Jeff Lowder just posted three tweets questioning the logic behind Prolifers showing aborted fetuses. Here are the tweets:
Now first off, I have my own concerns about the way the Prolife cause has often employed depictions of aborted fetuses for the sake of their cause. So my point here is not to defend the practice. Nor for that matter is my point to censure the practice. Rather, my point is to explain the logic behind it. And the logic most certainly is not “gross=bad, abortion is gross, therefore abortion is bad.”
So what is the logic?
Simple, it is an appeal to moral intuitions based on a fuller understanding of what abortion consists of.
Over the years it has been common practice within the Prochoice community to objectify the fetus through the use of dispassionate, technical descriptions of abortion procedures. And thus, for example, you will find reference to a vacuum aspiration abortion as the “removal of uterine tissue” or the “evacuation of uterine contents”. Of course, in one sense such language is technically correct and can be appropriate. But it is also important to note what is not said when the procedure involves using a high power suction device to rip a developing human being in utero into pieces which can then be removed and disposed of. The reality is that sometimes a picture is worth a thousand words.
In search of a fitting analogue, I think here of the lynching of Emmett Till in 1955. As I proceed with this comparison, please keep in mind that the sole point of the analogy is that in both cases one employs a graphic visual depiction of the aftermath of an action as an appeal to moral intuitions so as to shape public opinion and motivate the public to moral action.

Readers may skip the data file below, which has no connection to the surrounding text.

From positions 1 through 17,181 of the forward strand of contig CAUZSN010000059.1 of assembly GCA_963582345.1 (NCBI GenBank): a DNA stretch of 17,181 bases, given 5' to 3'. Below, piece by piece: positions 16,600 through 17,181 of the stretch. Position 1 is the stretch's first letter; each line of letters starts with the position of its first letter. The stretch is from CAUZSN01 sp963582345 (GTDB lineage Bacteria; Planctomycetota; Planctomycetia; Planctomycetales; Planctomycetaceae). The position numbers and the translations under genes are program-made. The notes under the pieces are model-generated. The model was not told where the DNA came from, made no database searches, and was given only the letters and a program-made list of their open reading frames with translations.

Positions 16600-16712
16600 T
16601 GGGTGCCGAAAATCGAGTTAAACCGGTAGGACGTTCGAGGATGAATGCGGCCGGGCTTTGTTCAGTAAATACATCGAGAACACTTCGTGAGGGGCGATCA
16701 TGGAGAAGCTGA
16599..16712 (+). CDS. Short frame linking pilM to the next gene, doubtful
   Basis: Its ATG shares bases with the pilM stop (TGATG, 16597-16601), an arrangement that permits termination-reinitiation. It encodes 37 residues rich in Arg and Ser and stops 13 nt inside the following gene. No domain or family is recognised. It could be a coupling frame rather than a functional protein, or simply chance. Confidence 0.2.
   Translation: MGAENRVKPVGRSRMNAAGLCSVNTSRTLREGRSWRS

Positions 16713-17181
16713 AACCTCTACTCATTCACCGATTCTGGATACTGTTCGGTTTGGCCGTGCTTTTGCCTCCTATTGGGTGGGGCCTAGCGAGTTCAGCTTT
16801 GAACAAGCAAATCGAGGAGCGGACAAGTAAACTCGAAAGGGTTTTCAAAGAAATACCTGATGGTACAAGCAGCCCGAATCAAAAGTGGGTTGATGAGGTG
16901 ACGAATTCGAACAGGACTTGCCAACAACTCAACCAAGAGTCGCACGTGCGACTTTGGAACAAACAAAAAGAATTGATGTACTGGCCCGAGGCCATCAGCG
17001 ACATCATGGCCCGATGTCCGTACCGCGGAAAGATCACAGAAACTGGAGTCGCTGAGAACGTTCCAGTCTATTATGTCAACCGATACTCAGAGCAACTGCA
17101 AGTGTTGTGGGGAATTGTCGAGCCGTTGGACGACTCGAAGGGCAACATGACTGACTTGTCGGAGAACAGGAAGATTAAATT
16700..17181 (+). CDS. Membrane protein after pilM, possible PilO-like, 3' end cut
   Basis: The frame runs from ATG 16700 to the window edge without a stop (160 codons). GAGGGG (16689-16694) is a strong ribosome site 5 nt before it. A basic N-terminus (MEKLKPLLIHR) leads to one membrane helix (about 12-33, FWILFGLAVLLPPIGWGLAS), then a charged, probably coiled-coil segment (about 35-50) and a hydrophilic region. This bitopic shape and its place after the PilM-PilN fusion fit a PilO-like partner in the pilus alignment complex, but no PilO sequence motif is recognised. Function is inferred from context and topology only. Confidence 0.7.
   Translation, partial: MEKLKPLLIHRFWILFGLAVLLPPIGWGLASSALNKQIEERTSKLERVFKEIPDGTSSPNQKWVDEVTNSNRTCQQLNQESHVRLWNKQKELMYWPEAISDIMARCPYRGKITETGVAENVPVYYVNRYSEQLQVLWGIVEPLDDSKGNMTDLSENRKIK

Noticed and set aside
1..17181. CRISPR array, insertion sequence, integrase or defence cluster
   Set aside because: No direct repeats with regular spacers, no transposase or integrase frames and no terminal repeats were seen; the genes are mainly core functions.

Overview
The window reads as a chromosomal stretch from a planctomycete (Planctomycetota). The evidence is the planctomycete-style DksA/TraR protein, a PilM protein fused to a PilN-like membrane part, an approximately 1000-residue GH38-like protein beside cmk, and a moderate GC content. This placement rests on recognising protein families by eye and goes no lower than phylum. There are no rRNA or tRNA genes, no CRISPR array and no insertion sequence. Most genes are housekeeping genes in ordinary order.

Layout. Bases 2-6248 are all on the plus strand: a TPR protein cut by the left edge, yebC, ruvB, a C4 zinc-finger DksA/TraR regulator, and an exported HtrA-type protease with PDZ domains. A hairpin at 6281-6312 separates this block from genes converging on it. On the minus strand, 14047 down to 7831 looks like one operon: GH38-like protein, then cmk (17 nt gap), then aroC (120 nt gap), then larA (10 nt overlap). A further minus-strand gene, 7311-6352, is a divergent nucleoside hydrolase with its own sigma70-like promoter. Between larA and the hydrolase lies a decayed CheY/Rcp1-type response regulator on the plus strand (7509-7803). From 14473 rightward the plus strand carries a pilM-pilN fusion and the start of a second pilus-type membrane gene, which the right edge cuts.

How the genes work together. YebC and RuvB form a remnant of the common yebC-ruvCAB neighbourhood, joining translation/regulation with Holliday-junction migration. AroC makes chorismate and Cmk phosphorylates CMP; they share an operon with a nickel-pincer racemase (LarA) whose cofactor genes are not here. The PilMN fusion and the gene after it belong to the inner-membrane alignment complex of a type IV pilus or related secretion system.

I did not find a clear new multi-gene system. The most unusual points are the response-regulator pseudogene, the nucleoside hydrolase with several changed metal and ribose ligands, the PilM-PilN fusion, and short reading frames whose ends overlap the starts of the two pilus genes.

Emmett was infamously mutilated and then killed for nothing more than whistling at a white woman. His mother, Mamie Till Mobley, insisted that her son’s casket remain open during the funeral so that “all the world can see what they did to my boy.” Till’s mother recognized how important the visual impact of the aftermath of a lynching could be in galvanizing public opinion against the evils of systemic racism. Needless to say, her logic most certainly was not “gross=bad, lynching is gross, therefore lynching is bad.”
One can debate the value of the Prolife practice of depicting aborted fetuses just as one can debate the ethics of abortion itself. But one should at least appreciate that the purpose of the Prolife advocate is to appeal to moral intuitions by “opening the casket” to understand more fully what it means to elect to “remove uterine contents”.